I'm in San Antonio this week, looking for a new place to live. Several people have told me they think the moving we've done sounds exciting. Whenever I hear anything like that, I get a sense of cognitive dissonance – whatever excitement I may have felt about our moves when I was younger has drained away entirely. All I feel now is dismay and exhaustion and the vague sense that I am carrying some pretty bad karma. I sometimes feel as if I am the ultimate homebody, destined to never have a true home.
Because of that, I seek to recreate *home* wherever I live. It doesn't always look the same on the outside – in fact, it rarely does – but on the inside, it's unmistakable. Of course, that makes finding the right place a real challenge. When I discuss real estate with others, they tell me about their own house criteria: size, number of bedrooms and baths, price per square foot, neighborhood, school district, etc. I pay attention to those things too, but the additional, and most important, criterion for me is that I have to be able to envision the place as home.
That's also the reason why I don't like to rent a house instead of buying (if I can manage it, and so far, I've been lucky enough to do so) – *home* doesn't have neutral colors. Landlords don't like random (bright) paint jobs, and they don't like pets. They also don't like it when you tear out the carpet, but home doesn't have carpet, All of which presents a problem with living in a house I don't own.
A lot of people buy houses as an investment, although I suspect most of those people are pretty unhappy right now, but my primary goal is to have a nice place to live that I can paint in the colors I like, and where no one will bother me about having pets. We always lose money when we move, but each time, it's been for DH's job and it has ultimately seemed inevitable.
So here I am again with the need to find a new doctor, a new dentist, a new vet for the dogs. We'll search out new restaurants, and where the library is located, and which is the best grocery store. Before we can do that, though, we have to find a place to live.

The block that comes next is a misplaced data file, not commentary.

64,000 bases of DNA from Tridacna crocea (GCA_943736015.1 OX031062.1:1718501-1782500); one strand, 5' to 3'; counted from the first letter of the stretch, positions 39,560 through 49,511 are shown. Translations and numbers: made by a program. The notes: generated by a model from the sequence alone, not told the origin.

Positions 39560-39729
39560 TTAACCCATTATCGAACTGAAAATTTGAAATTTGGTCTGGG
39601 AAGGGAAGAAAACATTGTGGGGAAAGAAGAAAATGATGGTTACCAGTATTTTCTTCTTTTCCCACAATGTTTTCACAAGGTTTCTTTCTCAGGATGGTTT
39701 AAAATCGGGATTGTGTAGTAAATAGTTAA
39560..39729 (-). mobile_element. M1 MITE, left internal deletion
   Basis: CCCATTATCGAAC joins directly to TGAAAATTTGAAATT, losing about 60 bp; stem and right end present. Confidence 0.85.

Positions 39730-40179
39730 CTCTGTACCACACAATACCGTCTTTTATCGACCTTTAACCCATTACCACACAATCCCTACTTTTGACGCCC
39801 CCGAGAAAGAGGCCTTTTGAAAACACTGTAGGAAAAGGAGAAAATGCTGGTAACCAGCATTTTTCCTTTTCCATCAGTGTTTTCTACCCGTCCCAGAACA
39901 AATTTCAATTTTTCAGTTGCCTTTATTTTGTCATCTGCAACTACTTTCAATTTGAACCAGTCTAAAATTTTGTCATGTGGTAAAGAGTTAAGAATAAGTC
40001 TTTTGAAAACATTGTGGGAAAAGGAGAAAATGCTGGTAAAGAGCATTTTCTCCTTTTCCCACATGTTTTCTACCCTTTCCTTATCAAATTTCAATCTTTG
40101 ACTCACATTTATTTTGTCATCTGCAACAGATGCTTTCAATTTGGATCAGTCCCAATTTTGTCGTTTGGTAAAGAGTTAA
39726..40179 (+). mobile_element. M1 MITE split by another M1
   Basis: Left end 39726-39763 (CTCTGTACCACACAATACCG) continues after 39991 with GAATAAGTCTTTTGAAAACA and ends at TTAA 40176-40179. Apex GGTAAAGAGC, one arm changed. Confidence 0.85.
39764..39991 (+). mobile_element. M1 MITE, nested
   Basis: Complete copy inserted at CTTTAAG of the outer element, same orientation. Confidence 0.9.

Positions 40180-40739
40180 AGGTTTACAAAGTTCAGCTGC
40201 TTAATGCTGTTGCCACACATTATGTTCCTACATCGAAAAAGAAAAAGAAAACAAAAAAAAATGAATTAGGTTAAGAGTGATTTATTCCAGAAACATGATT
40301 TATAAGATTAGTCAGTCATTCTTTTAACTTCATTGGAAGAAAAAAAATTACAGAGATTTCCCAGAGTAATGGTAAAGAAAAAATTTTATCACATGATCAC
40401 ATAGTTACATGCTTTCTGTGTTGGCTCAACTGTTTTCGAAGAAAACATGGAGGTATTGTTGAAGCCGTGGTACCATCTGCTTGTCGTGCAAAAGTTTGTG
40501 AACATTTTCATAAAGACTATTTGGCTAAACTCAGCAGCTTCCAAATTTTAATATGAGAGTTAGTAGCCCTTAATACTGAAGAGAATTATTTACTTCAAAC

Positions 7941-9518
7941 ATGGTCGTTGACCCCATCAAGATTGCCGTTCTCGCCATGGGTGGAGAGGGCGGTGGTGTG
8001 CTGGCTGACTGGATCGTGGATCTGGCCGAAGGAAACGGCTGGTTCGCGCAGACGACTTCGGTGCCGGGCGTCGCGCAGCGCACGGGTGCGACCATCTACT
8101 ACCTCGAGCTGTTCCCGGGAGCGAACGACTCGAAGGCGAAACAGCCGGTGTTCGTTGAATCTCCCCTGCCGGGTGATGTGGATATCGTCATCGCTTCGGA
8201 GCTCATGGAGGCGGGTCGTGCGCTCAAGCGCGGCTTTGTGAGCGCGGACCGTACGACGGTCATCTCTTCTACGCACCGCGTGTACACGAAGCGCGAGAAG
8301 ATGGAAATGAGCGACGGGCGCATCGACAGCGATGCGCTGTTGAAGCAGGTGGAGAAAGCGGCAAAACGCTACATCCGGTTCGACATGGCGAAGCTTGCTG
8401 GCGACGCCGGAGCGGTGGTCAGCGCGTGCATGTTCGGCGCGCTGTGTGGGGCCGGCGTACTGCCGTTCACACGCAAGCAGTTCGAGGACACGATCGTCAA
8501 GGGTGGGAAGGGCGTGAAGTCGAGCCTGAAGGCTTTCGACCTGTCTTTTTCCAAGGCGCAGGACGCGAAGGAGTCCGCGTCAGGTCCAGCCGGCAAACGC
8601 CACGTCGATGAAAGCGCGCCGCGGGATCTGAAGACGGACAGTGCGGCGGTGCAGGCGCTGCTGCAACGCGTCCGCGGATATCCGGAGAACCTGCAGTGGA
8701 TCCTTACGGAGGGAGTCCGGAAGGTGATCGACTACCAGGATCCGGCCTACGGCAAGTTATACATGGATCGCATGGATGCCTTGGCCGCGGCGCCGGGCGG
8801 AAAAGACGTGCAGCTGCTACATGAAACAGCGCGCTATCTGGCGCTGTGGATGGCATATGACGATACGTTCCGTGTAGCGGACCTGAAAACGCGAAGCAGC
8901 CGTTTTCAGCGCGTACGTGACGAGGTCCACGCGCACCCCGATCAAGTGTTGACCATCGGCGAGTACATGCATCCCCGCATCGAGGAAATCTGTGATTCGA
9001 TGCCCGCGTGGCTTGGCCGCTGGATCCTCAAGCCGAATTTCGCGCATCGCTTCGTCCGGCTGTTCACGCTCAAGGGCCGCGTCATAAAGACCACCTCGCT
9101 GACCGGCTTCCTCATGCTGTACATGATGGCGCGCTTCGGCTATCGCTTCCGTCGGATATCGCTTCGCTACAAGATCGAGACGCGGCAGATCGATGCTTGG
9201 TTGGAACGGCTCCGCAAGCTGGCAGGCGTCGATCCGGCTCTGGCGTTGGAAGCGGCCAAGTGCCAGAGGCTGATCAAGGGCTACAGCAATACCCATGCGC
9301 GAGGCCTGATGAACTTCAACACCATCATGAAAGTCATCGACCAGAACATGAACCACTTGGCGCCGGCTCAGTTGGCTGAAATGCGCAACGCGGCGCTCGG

Looking at a bunch of houses in quick succession feels strange, particularly when the houses aren't vacant. In some ways it's like trying on shoes – will this fit? But in other ways, it almost feels as if you're trying on someone else's life – if I live here, who will I be? Someone who lives in THIS house is a gourmet cook (professional range). The lady of THIS house has a perfect manicure (everything absolutely coordinated). The man who lives here is a hunter (deer heads on the wall and built in gun racks). The family who lives here has a lot of children (swings and sandboxes).
After a while, it all begins to run together until I wish I could fall back on school districts and prices per square foot, but I can't because I'm destined to search for my ever elusive home. I wish I could believe in instant karma – that if I bought the absolutely coordinated house, I would suddenly be able to have a perfect manicure. Or I could get the one with the sandbox and suddenly have a lot of kids. Life doesn't work that way, however, so no matter how much I'd like to change it, my karma remains what it is, and no amount of trying on the lives of others is going to alter it. A new town and a new home is not like a new pair of shoes. It isn't smooth and uncreased and unbroken – when you move, you take your baggage with you. You're an old pair of shoes, whether you want to believe it or not.
I was reflecting on this yesterday when I walked into a nice suburban-looking house inside the city limits. On the outside, it was significantly different from the houses I've chosen in the past. It isn't an old farmhouse, nor a former rectory, nor an historic bungalow. In fact, it's not even old, unless you consider a house built in 1989 to be old. It's an unprepossessing house – nothing romantic about it -- the only truly noteworthy thing it has is a beautiful pool. But as soon as I walked in the front door, I recognised it: home.
I told the agent to cancel the rest of our appointments so we could go back to her office to draw up an offer. DH hadn't even seen it yet, but I knew he would love it (he did). Another offer for that house came in right after we made ours (both offers for full asking price). If there is the slightest glitch in the buying process, the seller will be able to simply accept the other offer, so we have no idea whether we'll get the house or not.
I hope we do; I want to go home!
If we don't, well, maybe that would be instant karma.